25 killed in Lankan clashes amid calls for UN rights mission
International groups called for a UN human rights monitoring mission in Sri Lanka on Saturday as fresh clashes between troops and Tamil Tiger rebels left at least 25 dead, the government said.
Fighting across Sri Lanka's northern frontier left 24 rebels dead and injured 18 during 24 hours ending early Saturday, the defence ministry said, placing their own losses at one soldier killed and two injured.
There was no immediate word from the Liberation Tigers of Tamil Eelam (LTTE). Independent verification of battlefield casualties are not possible and both sides are known to offer wildly contradictory figures.
Amnesty International and Human Rights Watch Saturday called for the United Nations Human Rights Council to monitor rights abuses in Sri Lanka.
They have called before for such a mission but said the need was more urgent than ever.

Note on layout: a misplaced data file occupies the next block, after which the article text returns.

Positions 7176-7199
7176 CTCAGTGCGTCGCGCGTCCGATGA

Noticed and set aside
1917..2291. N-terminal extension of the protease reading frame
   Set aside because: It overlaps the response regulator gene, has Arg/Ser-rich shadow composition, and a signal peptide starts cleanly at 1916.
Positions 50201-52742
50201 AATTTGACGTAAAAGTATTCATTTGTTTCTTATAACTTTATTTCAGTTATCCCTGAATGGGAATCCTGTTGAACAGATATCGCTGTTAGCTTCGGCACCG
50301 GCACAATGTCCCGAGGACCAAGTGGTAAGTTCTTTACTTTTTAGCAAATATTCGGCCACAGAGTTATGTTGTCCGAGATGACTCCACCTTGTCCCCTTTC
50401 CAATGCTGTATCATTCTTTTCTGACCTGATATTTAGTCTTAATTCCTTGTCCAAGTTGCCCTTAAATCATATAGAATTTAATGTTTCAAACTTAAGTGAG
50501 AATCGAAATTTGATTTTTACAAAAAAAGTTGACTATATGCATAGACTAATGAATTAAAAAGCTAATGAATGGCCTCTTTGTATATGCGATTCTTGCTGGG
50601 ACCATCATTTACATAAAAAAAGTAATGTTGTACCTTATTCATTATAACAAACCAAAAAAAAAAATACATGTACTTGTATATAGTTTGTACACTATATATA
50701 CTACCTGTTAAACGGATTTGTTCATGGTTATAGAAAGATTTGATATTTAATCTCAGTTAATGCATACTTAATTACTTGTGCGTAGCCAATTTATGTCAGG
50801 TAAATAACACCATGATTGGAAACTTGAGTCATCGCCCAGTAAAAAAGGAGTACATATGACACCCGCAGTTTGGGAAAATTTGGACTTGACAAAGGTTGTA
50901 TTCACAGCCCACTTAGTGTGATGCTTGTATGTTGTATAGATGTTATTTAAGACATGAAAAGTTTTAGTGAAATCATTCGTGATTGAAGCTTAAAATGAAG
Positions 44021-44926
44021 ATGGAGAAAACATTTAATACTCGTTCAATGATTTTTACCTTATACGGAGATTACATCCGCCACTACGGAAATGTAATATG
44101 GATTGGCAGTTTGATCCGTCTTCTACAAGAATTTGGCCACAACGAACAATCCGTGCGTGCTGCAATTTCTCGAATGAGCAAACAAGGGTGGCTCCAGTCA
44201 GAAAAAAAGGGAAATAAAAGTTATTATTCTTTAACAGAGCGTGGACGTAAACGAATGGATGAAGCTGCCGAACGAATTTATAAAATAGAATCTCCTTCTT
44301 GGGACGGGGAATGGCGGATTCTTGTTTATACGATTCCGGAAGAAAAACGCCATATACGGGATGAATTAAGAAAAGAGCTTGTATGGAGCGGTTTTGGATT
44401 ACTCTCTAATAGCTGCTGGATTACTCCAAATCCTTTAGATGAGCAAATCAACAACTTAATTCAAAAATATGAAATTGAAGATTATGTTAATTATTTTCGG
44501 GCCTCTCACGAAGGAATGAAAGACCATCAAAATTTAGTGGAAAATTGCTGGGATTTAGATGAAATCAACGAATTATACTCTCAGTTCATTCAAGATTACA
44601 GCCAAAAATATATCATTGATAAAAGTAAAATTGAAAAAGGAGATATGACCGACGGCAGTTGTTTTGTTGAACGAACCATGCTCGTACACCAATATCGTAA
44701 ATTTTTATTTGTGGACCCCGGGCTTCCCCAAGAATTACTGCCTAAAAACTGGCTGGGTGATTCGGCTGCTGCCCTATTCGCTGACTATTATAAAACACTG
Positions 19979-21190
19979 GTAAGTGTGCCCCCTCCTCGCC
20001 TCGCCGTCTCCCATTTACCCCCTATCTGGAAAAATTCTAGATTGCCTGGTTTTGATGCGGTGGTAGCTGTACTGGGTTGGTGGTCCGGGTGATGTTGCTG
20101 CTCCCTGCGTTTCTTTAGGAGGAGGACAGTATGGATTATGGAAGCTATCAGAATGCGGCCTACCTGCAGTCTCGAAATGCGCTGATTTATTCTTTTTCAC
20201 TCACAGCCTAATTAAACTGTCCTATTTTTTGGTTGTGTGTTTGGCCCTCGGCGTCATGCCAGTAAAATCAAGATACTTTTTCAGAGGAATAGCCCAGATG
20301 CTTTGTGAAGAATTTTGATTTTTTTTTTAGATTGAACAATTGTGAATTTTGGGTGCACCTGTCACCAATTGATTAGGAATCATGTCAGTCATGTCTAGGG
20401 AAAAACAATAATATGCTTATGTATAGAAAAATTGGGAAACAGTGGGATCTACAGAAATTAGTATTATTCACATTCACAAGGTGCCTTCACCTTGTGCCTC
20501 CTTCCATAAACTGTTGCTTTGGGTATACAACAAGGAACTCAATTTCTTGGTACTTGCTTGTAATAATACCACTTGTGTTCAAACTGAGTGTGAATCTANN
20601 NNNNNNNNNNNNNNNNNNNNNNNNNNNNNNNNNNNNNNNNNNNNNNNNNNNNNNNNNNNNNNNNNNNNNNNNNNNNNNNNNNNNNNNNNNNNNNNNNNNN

The human rights situation in Sri Lanka "is rapidly deteriorating. In the last two weeks of November alone, more than 50 civilians have been killed in Sri Lanka," the Human Rights Watch said.
Since September, more than 20,000 people have been displaced by the escalation in fighting between both sides, the rights group said in an open letter ahead of a UN meeting on human rights in Geneva next week.
In the northern district of Jaffna, the number of "enforced disappearances" and unlawful killings continues "at very high levels," the HRW said adding that "over 200 civilians were reported missing in Jaffna since January 2007."
"Both the Sri Lankan government and the LTTE have failed to abide by their obligations under international humanitarian law to protect civilians from harm," the group said.
Sri Lanka has strongly resisted calls for a UN monitoring mission in the embattled country where more than 60,000 people have been killed since 1972.
"We are not willing to discuss a UN presence in Sri Lanka for monitoring purposes nor are we willing to allow an office of the High Commissioner (here)," Human Rights minister Mahinda Samarasinghe said in October after a visit of UN High Commissioner for Human Rights Louise Arbour.